After that, Skallagrim invites him into the tent. Despite (or perhaps because of) his drunken brashness, Skallagrim and Borgny are impressed by Atli. They learn that he is now the foster son of Hring. This is significant in that it may be a step in Hring's getting over the loss of his son Agnar. They encourage him in his pursuit of Vagnhild.
Meanwhile, Silksif has been staying at Raudarbank and made several journeys to the spirit world to find out more about the prophecy made by the swamp devils. She finds a disir (female ancestral spirit) of her clan, who tells her that this is not the first time that trouble has come from the house of Hvalrik. This prophecy relives what happened fifty years earlier, she says. Silksif slowly infers from this that the disir is referring to Stein the Cruel, who married her great-aunt Svala of Tjaraholt. He had come to the area with wealth from an unknown source, and no one had known his family. It seems that he may have been from the house of Hvalrik -- i.e. an ancestor of the Earl Thorvald or his brother Hring.
A week later, the wedding of Kjartan and Thjohild begins at the stead of Thjohild's grandfather Vigfus the Proud, Groenholt. There are many guests, including all of Brygjafael and their descendants as well as all of Vigfus' extended family. In addition, Hring and his family have been invited -- as new friends of Vigfus. Melnir has also been invited, and his wife Silksif is presiding over the ceremony.
As is customary, the groom Kjartan is sequestered with his male relatives and friends, who steam, bathe, and dress him for the ceremony. The men include Hring, who meets face-to-face with Skallagrim for the first time -- though they saw each other distantly at the last Althing. Hring is a tall man with brown hair and a bushy beard. He is somewhat reserved in his speech, but seems willing to put past conflicts behind him as he talks with Skallagrim. Skallagrim praises his foster-son Atli.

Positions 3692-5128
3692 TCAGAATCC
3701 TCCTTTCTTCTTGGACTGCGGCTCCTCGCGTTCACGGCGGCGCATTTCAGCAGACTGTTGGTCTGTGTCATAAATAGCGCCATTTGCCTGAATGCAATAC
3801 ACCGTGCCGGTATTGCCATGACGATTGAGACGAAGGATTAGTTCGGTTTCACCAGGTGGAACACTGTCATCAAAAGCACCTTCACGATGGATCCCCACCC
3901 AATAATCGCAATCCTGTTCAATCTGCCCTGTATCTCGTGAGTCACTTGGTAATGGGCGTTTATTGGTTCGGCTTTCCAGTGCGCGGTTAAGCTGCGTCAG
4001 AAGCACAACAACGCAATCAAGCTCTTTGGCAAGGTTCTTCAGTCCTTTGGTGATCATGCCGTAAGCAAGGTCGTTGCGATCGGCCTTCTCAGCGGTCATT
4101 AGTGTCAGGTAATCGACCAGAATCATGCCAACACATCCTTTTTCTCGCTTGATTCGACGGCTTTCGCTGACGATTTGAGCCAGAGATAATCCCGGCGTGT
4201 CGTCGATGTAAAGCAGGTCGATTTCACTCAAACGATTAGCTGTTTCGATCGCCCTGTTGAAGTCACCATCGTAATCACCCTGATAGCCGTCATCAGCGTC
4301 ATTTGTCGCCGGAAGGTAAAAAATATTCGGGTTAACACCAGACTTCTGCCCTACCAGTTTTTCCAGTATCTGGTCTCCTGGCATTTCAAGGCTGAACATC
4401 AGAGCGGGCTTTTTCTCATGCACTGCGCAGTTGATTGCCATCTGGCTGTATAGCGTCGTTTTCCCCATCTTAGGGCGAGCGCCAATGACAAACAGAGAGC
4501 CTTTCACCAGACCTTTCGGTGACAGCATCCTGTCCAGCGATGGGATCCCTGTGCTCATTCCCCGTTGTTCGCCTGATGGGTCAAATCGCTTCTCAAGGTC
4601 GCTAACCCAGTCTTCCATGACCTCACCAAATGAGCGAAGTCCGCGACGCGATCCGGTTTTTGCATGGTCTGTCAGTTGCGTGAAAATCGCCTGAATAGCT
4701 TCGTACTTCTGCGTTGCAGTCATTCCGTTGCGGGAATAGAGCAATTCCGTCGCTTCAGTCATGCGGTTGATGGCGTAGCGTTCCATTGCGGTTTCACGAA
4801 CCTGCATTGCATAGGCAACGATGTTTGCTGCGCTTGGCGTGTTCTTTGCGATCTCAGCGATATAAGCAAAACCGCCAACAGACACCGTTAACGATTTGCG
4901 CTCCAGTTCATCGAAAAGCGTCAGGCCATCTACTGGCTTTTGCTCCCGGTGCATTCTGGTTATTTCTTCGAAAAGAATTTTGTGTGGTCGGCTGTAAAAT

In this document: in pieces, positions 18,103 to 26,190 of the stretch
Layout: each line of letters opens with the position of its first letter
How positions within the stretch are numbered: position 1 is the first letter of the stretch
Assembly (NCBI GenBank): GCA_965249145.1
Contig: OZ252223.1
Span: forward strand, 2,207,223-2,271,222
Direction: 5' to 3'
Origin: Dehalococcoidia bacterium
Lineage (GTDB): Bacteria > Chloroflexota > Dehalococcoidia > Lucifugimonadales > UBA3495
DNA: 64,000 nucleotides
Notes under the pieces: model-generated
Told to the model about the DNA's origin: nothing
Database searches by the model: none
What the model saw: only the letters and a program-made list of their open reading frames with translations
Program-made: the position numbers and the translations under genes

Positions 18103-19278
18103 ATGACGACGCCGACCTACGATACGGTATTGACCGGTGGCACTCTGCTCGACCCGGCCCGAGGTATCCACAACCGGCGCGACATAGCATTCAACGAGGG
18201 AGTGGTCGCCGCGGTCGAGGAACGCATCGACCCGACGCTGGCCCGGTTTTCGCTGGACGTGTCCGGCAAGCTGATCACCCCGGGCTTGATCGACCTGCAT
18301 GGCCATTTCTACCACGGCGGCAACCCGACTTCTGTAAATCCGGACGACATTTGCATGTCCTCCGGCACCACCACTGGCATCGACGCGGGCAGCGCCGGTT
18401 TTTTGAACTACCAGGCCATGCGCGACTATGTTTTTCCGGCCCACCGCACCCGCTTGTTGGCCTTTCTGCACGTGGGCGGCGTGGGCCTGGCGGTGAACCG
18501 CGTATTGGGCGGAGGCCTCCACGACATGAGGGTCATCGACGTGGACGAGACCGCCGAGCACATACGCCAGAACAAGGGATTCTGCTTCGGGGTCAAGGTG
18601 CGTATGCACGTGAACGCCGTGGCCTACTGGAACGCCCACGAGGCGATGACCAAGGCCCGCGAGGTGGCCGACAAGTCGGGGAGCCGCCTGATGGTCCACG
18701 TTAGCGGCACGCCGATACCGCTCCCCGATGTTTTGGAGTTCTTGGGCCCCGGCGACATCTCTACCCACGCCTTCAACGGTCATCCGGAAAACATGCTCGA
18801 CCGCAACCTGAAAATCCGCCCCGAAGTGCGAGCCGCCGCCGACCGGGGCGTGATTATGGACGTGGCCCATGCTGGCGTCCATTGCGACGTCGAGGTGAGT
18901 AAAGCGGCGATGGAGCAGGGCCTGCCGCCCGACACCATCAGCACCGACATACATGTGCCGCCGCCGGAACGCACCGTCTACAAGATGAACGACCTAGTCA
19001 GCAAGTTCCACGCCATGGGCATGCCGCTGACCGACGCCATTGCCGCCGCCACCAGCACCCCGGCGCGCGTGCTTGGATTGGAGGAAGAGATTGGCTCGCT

The bride Thjohild is similarly sequestered with her female relatives and friends, who steam, bathe, and dress her for the ceremony. Gossip among the women includes Hring's wife Gullrond, who is new to these circles. She seems bitter, and at one point tells Silksif (who is presiding over the ceremony) of the wrongs done to her and her family in Hvalrik. She blames the Earl but more specifically the Earl's wife Marie Delort. She suggests the Marie contrived through magic the drowning death of the older Earl Styr, and influenced the landowners to pick Thorvald as the new Earl even though he was the younger son.
The ceremony itself goes splendidly. Vigfus is magnanimous in his role as host, and displays both his wealth and generosity. At the feast afterwards, Kjartan gives a speech praising all present. In discussions, he hints at plans to sponsor learning -- in particular the monks of Ormskogur where he studied for several years. However, as the feast is breaking up, Hring's wife Gullrond walks a few steps from table and collapses, dead.
Her body is prepared and carried outside with Silksif, who goes into trance to speak with and guide her spirit. Gullrond knows nothing of why she died, but she is bitter towards Silksif -- having heard from others at the wedding about the friendship between Silksif and Marie Delort. She is resigned to her fate, broken-hearted over the loss of her son and exile from her home. She says that she is powerless, and says hurtful words towards Silksif but follows her instructions. Silksif wakes and studies the body in the night air, and realizes she was poisoned by an herb to induce heart attack -- cunningly mixed to avoid a distinctive taste. Hearing Gullrond's words, Silksif for a moment suspects Marie Delort of being responsible -- but considering it carefully she realizes that it cannot be.